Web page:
One night I woke up with chills and a high fever. Like a broken record in my head I could hear the warnings of the doctors and nurses telling me that one of the risks of a PICC line was infection and fever. I went to my regular doctor, who lives on my block, to have it checked out. He thought that the site looked infected and that the line might need to be removed but he wasn’t sure, and suggested that it been seen by the doctor who had put it in. I went back home and made it into my building, but not into my apartment.

I don’t remember fainting, but when Hatzalah came to take me to the hospital I was too dizzy to stand up. My blood pressure was extremely low. Some of the neighbors who weren’t aware of my situation advised me to sue the building for my fall!The head emergency room doctor was summoned and he removed my PICC line. A few hours later it was confirmed: staph and blood infections. My arm felt free, but it was back to regular IVs. I was now forced to eat and drink, since I was no longer able to get TPN. My father and husband were enlisted as babysitters to make sure I nibbled on something every few minutes.

The emergency room doctor kept telling me that if I didn’t eat, I’d be causing harm to my baby and to myself. I had to eat. If we wanted more children, he informed us, there were other options, and he strongly advised that I consider adoption in the future. I replied that I needed to get through this pregnancy and not think about the future.

I found it extremely exasperating when dumb hospital yentas or relatives made dopey comments: If only they were forced to eat or had to put on weight! I was so lucky to have HG, they insisted, because it would keep me skinny. I had people tell me it was all in my head and that I was selfish for not being there for my family; what I needed was a psychiatric evaluation. One “friend” diagnosed me as an anorexic. A well-meaning woman told me how she had gone through the same thing 11 times, even after the doctors told her to stop, and now had 11 children from whom to shep nachas.{be proud of} I asked her politely to leave before I exploded. It was a sensitive topic she shouldn’t have shared! Getting pregnant is something to be discussed with your rav{rabbi} and your doctor and your spouse—and no one else.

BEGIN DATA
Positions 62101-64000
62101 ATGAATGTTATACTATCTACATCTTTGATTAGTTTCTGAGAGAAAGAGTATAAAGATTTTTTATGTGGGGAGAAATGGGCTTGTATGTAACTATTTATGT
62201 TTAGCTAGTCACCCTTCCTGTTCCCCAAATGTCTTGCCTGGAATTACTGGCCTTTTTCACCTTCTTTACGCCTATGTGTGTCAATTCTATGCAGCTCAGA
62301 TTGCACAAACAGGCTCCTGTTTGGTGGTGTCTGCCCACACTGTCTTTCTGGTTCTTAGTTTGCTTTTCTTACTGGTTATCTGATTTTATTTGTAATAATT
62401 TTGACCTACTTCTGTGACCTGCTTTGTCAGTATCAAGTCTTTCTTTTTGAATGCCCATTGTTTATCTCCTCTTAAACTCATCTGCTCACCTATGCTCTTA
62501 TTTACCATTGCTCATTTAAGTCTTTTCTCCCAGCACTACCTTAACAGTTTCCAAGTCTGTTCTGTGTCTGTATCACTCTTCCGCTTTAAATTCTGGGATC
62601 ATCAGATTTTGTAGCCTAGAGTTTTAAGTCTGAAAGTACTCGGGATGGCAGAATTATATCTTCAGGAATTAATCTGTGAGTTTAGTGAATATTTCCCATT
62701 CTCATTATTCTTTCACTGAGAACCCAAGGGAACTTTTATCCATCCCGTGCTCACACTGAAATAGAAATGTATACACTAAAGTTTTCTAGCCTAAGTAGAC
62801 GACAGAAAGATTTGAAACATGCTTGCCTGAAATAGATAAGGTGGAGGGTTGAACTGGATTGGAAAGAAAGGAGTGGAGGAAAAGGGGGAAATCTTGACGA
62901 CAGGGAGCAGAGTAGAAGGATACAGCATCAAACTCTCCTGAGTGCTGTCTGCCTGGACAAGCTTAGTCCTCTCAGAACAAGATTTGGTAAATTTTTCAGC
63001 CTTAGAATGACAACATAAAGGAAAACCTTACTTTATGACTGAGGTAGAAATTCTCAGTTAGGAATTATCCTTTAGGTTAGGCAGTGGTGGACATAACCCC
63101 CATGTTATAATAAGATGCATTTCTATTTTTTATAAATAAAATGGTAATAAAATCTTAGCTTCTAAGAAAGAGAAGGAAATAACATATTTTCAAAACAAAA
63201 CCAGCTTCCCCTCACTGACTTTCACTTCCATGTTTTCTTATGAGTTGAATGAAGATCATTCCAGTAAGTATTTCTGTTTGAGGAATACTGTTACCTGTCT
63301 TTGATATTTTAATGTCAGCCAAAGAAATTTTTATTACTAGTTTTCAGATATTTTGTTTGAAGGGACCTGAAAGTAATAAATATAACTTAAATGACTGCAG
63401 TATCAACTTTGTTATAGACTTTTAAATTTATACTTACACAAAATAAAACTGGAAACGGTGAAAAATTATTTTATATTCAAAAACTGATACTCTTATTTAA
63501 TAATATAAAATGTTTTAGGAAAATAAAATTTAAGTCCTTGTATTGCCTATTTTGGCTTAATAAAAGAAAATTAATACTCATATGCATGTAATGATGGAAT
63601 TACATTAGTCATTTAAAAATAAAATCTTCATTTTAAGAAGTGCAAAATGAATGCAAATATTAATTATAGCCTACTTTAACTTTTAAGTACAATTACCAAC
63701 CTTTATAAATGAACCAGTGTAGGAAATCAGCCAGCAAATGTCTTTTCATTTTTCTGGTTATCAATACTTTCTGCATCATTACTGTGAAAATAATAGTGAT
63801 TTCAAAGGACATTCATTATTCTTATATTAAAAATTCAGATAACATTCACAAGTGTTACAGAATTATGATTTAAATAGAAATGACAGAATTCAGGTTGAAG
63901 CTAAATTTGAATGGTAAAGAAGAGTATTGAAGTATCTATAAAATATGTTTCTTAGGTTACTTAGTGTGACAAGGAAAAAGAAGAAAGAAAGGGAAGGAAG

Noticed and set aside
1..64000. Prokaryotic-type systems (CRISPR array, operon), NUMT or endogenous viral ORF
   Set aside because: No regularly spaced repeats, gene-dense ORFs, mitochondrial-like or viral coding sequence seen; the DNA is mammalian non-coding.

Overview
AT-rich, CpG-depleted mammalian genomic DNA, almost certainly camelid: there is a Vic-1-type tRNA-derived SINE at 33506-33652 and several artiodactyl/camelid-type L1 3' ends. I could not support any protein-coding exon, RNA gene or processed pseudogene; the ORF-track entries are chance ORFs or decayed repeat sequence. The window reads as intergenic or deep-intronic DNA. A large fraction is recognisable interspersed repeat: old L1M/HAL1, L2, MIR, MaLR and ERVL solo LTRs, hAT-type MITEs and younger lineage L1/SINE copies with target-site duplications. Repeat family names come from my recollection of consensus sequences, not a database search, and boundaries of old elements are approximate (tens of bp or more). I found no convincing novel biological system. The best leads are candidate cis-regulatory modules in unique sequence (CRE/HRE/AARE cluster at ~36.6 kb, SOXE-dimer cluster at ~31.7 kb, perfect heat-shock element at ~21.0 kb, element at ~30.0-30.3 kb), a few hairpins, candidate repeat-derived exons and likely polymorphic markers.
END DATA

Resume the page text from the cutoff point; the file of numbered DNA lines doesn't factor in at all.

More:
All the bikur cholim{visiting the sick} organizations knew me by name. It was imperative that I be hospitalized to be treated with antibiotics and for my infections to be monitored around the clock. Everyone was involved in my case: infectious disease specialists, my OB/GYN and a team of cardiologists. The first drug I was given was intravenous Vancomycin. Within moments of it being administered I thought I was going to explode. My whole body itched and I was as red as a tomato, an allergic reaction called “red man syndrome.” I was given Benadryl and continued taking the antibiotic at a lower dose, since it was the only one that was effective and safe to use during pregnancy. For some reason I was given a room in the geriatrics ward, among patients suffering from dementia, Alzheimer’s, diabetes and other age-related illnesses. I was the youngest one on the floor, a breath of fresh air to the doctors and nurses.

Unfortunately, my roommate wasn’t much company. In fact, she was a nightmare. She cried all night like a newborn and ate various strong-smelling ethnic foods. When I contemplated switching rooms, I realized that all the patients on my floor came with a pekel.{a package} I begged to be moved to the antepartum or postpartum wards but it was too risky. At least I didn’t have to share a bathroom.

After eight long days I was allowed to go home, provided I promised to nibble on something throughout the day and try not to throw up. Yeah, right. That was virtually impossible. Instead, I chose to have a nasogastric tube put in, because the thought of having to eat around the clock terrified me. A nasogastric tube goes down the nose, into the throat and down into stomach. I ignored the doctors who told me how uncomfortable it was and chose to listen to the ones who supported it. Two doctors and a nurse were recruited. One held my left arm and the other my right to prevent me from moving.

I wouldn’t wish this tube on anyone. I cannot even describe the misery of having a nasogastric tube—the extreme discomfort, the inability to cough, talk, smile or cry. Each swallow of saliva was a nightmare. Since I couldn’t speak or move my head I typed out a note on my phone: TAKE IT OUT!I couldn’t bear another minute.

An hour after the tube was put in my mother returned from her vacation in Florida and came directly to the hospital to see me. While the tube didn’t allow me to cry, there were tears rolling down my face. She demanded that it be removed, unable to watch me suffer like that.